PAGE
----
Like everyone else who loves music, I sometimes despair that it has all been done before. I get bored and frustrated by the lack of creativity that characterizes the pop form. I pull out my old records. I long for the days when a song could make my skin tingle and my hair stand on end. Lord help me then, because I’m trapped in one of my inevitable nostalgia trips, and that brand of fun is always fleeting. I suspect that most of you know exactly what I’m talking about.
But then it always happens. I encounter an album that reminds me of exactly why I expend so much of my psychic energy listening and writing about this stuff. That is what happened when I first heard Typhoon’s Hunger and Thirst. I wasn’t 90 seconds into the record before I realized I was sitting on the edge of my seat. The adjective that springs immediately to mind is “riveting.”
If you haven’t heard of Typhoon or its intrepid leader Kyle Morton, don’t feel bad. The band has come percolating up out of the Portland, Oregon house-party scene, so unless you hail from those particular environs, the group is a mystery. I suppose it is that mystery that contributes to my fascination with a record that, to my mind, has more “wow” moments than just about any I’ve heard this year. In hopes of filling in some of the blanks and answering some of the lingering questions about this elusive bunch, I had the pleasure of speaking with Kyle Morton recently and trying to understand Typhoon’s creative process.
My usual MO for these interviews is to get online and dig up as much information as I can about the bands we’re going to feature.
(laughter)Well, usually it is, except that it seems you guys have assiduously cultivated your anonymity. All the blog sites that mention you guys, well…you’re almost like mythological beasts.
So I’ll start by asking — is that a conscious thing? You guys have been around for about five years — have you wanted to fly under the radar so you can do what you do, or has it just worked out that way?
It’s kind of both. I can’t claim that it’s all been intentional. A lot of it is [a result of] the outlets we’ve played in — we really love house shows, and our fans are really at the grass-roots, do-it-yourself level. And I guess it fit well with our music. We weren’t doing anything that we thought could even really be commercial. So it kind of worked out that way. I guess this recent interest in us is kind of crazy, but at the same time we weren’t going out of our way not to get noticed either. At this point it’s just falling into our laps. I think we’re ready.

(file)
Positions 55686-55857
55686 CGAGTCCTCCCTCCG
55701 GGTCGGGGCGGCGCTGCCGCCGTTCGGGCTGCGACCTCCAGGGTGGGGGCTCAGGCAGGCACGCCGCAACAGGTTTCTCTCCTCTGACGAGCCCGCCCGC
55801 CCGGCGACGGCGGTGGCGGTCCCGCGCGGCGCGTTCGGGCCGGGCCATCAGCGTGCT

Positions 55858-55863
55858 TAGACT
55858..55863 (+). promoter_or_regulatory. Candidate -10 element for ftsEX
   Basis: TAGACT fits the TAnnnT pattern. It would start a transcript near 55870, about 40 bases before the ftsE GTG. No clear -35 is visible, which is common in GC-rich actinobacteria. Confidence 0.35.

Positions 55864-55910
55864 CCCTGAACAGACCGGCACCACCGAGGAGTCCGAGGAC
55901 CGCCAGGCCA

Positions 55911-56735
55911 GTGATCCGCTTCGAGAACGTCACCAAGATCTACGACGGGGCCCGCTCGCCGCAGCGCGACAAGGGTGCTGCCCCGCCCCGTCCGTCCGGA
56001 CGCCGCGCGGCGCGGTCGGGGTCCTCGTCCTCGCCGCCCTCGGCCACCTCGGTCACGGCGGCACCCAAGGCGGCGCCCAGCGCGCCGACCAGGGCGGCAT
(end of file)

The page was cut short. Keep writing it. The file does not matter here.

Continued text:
I think it’s kind of cool to have that air of mystery around you. But damn, just finding out who plays in the band is hard. (laughter) When you have that many members, the logistics must be killer.
Definitely. You have your work cut out for you. And so do I. It is a really big group, and it always has been. I think the smallest we’ve ever been is like seven or eight.
Well, then, walk me through the history of how this got started and how you all got together.
Sure. The way it sort of happened was — well, we sort of have this long history. I met Toby Tanabe and Casey O’Brien when we were 13 in middle school. We had a band when we were in high school where we met Tyler Ferrin. He’s still in the band. Playing around our hometown, Salem, Oregon, is where we met a lot of the people who would end up joining Typhoon. We met a lot of friends who were in bands and what happened, really, is that we just absorbed each other. Typhoon started out to be this recording project that I wanted to do and bring in all these musical friends I’ve met in Salem. That was the year after I graduated high school, so around 2004 or 2005.
Is that where the name came from then? The recording project?
We were in Japan — Tyler, Toby, and myself. Tyler and Toby were going to school there for awhile and I was visiting. And there was this night we met up with one of Toby’s parent’s friends who took us out drinking. It was during this typhoon in Japan. We weren’t experiencing it, but it was happening. This friend we were with said something kind of sage-like about that and we decided to use the word “typhoon” as the working title of this recording project.
So most of you ended up in Portland?
In Portland, yeah. I came back from Japan and moved to Portland to go to college. I started writing and we came out with our first album at the end of 2005. I started writing that stuff about a year earlier. We recorded it with Devin Gallagher and Dave Hall, my sister Paige Morton [violin], our other friend Jordan Bagnall [accordion, keyboards], Conlan Murphy [banjo, guitar, percussion] — I’m trying to remember everyone–
Sorry, I don’t mean to put you on the spot.
(laughter) No, no, no, I think that is basically what we started with…oh, our friend Leah, Leah Ng [vocals]. That was the original lineup for Typhoon. I moved to Portland in 2005 and about a year later all of my friends moved up to Portland as well.
Is this the infamous Victorian house I keep reading about?